Aha!  Just as I thought.  This is highly relevant because I know for a fact that whenever there’s any kind of incident at a subway stop, they just close off that stop and continue service on either side.  They either provide a bus to bridge the gap or fly straight through without stopping at the station in question.

My original plan was back in play.  As I was reasoning it out, I was joined by another commuter, a woman with a nice “Island” accent.  She asked what was going on, I told her what I’d heard, and what I was considering next.

I told her I was going to jump on the Circulator Orange Route, take it the 11 blocks west, then walk a few blocks north to Lexington Market station and catch the subway on the other side of the station closure.  She wasn’t familiar with the Circulator routes, so I invited her along.  It’s much more fun to have a travel buddy.

So that’s what we did and it worked like a charm.  Once we got to Lexington Market, we heard several more versions of what happened back at Charles Center.  It’s funny how word travels on the street.

When these things happen, the MTA never tells you anything, like they’re afraid of getting sued, or of bad publicity.  I think it would help their cause if they could demonstrate that they were truthful and cooperative, rather than dishonest and evasive.

The Lexington Market station was crowded with others who were scrambling to find their ways home.  We saw two trains heading back in the direction from whence we came before one finally came along from the right direction.  Of course, it was packed, but by that time, I was happy to jam onboard under any conditions.

All along, I knew I could use this occasion to try Uber for the first time, but I kind of kept that in my back pocket.  I’d rather demo Uber when I’m not in a state of duress, but I knew I could always use it if nothing else panned out.  But as it was, I went from “Holy shit, I’m stranded downtown with no way home,” to getting on the train at another station an hour later.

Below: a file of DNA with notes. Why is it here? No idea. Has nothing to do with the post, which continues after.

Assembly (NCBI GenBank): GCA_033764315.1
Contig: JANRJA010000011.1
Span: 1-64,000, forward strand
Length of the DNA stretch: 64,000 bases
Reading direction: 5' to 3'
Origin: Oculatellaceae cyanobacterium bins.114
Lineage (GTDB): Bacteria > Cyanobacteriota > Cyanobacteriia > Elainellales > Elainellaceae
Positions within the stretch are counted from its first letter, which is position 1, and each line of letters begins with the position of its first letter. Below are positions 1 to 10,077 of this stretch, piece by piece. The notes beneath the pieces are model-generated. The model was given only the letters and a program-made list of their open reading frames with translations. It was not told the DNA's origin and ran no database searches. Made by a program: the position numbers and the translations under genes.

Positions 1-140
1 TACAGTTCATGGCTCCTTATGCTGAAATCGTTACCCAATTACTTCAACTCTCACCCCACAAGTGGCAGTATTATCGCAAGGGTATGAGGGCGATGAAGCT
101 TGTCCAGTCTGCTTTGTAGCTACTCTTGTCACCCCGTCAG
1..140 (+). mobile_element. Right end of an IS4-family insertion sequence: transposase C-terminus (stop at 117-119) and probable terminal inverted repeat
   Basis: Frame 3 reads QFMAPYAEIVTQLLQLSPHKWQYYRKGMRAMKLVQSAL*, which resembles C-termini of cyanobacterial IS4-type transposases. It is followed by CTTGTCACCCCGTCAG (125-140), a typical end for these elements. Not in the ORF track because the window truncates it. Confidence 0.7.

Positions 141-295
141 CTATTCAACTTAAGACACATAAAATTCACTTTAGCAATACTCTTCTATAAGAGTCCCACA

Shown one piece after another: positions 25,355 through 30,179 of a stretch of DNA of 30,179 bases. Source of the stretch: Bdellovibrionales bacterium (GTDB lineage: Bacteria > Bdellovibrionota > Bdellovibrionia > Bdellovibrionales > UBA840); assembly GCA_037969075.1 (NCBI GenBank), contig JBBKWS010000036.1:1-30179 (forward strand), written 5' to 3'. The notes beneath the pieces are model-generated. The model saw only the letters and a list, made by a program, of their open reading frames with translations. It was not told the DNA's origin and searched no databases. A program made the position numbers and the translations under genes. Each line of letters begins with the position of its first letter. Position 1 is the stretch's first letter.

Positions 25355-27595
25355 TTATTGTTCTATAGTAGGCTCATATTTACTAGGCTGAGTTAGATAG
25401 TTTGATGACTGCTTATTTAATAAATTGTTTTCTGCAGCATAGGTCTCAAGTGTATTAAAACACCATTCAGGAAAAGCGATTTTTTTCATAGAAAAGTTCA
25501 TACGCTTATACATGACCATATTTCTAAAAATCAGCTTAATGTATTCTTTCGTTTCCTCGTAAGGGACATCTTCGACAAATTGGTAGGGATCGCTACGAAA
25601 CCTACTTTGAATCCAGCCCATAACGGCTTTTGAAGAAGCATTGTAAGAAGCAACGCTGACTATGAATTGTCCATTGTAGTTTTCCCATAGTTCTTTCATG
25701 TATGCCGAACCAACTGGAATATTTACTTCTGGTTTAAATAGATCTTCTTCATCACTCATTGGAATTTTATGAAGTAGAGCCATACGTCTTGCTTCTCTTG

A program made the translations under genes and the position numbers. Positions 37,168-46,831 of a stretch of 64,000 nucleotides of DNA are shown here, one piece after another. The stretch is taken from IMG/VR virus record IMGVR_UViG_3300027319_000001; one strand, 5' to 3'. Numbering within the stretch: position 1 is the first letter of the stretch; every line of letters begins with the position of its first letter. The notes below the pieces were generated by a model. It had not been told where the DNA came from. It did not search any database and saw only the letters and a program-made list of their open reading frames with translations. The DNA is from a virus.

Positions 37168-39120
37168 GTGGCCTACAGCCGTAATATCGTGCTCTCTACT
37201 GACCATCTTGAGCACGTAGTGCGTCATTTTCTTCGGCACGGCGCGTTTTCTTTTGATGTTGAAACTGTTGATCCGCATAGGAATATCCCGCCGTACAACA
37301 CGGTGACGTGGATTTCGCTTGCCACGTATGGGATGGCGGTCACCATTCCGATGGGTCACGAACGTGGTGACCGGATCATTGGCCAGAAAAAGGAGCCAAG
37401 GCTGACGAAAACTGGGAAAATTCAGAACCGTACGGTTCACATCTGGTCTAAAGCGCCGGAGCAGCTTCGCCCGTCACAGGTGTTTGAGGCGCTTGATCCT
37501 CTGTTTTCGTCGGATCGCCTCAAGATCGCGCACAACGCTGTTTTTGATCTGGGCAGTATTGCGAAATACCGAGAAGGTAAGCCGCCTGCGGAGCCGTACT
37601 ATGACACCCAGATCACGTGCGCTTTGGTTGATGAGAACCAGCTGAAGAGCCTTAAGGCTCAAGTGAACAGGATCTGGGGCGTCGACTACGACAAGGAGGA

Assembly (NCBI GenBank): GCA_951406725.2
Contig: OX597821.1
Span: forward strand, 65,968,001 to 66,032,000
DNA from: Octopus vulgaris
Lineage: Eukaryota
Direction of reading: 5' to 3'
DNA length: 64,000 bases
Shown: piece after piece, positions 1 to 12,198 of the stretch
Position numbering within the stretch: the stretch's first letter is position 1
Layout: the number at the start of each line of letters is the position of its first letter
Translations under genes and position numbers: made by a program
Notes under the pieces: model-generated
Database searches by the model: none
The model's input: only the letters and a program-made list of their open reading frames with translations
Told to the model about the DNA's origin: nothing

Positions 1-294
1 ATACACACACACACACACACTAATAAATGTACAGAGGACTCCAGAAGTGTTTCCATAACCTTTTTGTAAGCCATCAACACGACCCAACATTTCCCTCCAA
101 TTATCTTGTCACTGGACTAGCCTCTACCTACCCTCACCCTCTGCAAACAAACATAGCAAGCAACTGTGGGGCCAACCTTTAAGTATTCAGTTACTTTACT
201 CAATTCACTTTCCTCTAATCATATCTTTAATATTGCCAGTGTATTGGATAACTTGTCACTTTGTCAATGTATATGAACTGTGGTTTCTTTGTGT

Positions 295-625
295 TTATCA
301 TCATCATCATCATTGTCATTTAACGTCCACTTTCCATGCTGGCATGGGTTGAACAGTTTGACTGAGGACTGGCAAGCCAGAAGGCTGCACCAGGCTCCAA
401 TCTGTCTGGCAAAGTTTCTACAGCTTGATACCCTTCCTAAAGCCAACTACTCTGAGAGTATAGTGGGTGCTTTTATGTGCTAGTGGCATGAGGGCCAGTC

I’ll take it.  I know many people who have had it worse when faced with an unexpected subway closure.  But it would have been so much worse for me if I hadn’t disregarded almost everything I was told by subway “officials.”

At work the next day, I talked to some people who DID get on the bus and they said those bus drivers didn’t know squat about what was going on.  They didn’t even know how to get where they were supposed to go… the passengers had to direct them.  It was a total clusterfuck.

There was practically no coverage of the incident in the local media.  The only thing we found was a short blurb from a minor news page, giving only the minimum of information; someone jumped onto the tracks, was hit, but survived.

The important part, of course, was that I was inconvenienced during my daily commute... LOL.

No, really, the reason I’m telling this tale is to highlight the importance of a healthy skepticism.  Public officials lie to us, misdirect, or obfuscate constantly, so it behooves us to develop a stringent BS filter.  If someone tells you something that seems too good to be true, especially given the general incompetence of those they’re talking about, it should be sifted through the filter and disregarded.

Or else the next thing you know, you could be trapped on a crowded bus heading for parts unknown.  It’s enough to make you want to jump on the tracks yourself.


  1. Your skepticism applies to ALL situations, commercial, medical, political. USE YOUR HEAD! Plus instinct. Bullshit prevails.

    1. No question. A healthy skepticism is an essential tool for everyday life.

  2. I also get more skeptical as I age. The "authorities" get far too much trust and are known to do whatever it takes to stay in their cushy circumstances.

    1. I think people will say just about anything to get you to stop asking questions and go bug someone else.